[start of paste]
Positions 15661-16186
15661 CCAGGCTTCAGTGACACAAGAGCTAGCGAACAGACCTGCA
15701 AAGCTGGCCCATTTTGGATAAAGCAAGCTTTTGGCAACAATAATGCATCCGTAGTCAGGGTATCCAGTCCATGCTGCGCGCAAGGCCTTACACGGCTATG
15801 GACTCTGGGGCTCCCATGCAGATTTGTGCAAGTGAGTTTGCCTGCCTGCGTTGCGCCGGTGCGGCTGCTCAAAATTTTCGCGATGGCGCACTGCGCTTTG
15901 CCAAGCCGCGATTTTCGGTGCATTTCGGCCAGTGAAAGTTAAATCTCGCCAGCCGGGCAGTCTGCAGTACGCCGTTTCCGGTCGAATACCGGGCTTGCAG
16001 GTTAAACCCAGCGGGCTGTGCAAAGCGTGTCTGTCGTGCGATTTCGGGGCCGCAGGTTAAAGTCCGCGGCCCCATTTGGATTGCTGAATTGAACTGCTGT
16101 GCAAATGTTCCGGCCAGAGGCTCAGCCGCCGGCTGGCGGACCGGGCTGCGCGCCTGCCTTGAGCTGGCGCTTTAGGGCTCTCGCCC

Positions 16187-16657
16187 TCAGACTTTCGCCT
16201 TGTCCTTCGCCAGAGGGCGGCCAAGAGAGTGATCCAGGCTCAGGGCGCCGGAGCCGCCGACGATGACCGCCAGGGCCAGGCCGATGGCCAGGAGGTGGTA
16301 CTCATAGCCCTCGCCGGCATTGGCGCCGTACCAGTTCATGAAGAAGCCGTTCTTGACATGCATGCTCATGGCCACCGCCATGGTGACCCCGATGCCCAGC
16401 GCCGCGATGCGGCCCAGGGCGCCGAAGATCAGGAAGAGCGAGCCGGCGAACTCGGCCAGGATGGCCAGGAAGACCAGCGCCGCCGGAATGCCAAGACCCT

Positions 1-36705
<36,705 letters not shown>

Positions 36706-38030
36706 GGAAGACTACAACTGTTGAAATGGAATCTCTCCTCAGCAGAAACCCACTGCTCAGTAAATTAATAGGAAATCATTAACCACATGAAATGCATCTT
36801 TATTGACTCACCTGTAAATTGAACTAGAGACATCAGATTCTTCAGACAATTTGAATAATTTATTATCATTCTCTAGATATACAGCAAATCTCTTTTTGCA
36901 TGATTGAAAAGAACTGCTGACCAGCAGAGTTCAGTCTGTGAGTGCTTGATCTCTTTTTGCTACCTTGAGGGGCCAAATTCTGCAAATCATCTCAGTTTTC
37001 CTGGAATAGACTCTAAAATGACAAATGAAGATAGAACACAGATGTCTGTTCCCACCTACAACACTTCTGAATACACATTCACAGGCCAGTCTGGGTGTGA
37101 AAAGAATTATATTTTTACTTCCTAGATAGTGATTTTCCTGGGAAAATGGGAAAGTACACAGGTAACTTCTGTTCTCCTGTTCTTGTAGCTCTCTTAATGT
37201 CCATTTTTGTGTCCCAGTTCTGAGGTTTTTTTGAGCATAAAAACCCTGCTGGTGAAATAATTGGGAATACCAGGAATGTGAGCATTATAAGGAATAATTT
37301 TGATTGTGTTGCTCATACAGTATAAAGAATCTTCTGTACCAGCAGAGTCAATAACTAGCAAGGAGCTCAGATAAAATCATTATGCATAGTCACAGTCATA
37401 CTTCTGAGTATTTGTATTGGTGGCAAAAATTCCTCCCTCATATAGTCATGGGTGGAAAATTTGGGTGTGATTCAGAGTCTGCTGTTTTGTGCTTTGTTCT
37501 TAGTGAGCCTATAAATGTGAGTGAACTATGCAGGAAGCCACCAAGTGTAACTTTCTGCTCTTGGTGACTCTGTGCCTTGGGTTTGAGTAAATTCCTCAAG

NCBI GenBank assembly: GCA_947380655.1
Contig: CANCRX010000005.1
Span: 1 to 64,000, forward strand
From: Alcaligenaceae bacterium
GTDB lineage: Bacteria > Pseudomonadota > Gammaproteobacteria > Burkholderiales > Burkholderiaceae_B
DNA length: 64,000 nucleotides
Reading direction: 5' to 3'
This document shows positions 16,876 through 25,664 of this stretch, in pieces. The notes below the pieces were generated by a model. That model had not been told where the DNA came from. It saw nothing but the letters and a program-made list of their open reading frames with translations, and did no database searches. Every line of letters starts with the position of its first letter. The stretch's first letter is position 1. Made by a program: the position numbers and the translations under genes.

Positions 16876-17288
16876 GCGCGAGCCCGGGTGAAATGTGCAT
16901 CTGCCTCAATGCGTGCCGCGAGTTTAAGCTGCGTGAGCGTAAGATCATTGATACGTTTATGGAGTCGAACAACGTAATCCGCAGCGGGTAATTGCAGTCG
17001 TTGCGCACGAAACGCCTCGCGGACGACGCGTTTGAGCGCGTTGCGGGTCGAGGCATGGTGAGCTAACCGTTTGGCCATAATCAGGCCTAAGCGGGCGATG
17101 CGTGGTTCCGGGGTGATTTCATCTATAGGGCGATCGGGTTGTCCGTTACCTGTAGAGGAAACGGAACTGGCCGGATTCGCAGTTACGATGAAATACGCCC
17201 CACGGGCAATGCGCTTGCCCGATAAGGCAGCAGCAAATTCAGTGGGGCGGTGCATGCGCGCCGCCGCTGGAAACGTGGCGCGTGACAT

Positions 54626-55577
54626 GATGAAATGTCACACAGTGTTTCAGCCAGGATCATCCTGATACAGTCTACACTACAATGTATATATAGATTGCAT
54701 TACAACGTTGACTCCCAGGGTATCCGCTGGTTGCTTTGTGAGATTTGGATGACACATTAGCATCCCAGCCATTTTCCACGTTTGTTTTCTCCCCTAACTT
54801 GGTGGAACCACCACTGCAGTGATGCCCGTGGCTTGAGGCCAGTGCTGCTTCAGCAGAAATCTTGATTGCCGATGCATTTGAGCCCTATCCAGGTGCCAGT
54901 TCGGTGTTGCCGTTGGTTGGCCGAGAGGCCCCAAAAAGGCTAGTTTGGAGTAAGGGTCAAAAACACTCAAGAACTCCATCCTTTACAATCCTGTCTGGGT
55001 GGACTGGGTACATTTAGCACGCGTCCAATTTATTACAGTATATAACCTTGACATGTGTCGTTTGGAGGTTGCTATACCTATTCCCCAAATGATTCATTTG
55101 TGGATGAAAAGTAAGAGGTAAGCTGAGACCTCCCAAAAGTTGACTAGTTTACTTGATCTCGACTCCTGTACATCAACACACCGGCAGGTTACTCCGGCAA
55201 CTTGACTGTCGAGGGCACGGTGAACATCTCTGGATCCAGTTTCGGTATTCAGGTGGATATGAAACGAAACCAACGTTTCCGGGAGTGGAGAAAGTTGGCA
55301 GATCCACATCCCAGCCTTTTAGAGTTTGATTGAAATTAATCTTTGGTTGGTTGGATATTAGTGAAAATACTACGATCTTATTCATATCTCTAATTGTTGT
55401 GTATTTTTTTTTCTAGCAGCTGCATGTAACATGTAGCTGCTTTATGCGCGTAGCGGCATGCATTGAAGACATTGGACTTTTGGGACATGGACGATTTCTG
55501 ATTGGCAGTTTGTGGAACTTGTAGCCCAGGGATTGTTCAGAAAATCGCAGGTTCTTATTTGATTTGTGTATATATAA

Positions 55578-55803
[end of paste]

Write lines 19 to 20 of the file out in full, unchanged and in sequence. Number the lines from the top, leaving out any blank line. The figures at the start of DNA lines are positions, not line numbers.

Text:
37001 CTGGAATAGACTCTAAAATGACAAATGAAGATAGAACACAGATGTCTGTTCCCACCTACAACACTTCTGAATACACATTCACAGGCCAGTCTGGGTGTGA
37101 AAAGAATTATATTTTTACTTCCTAGATAGTGATTTTCCTGGGAAAATGGGAAAGTACACAGGTAACTTCTGTTCTCCTGTTCTTGTAGCTCTCTTAATGT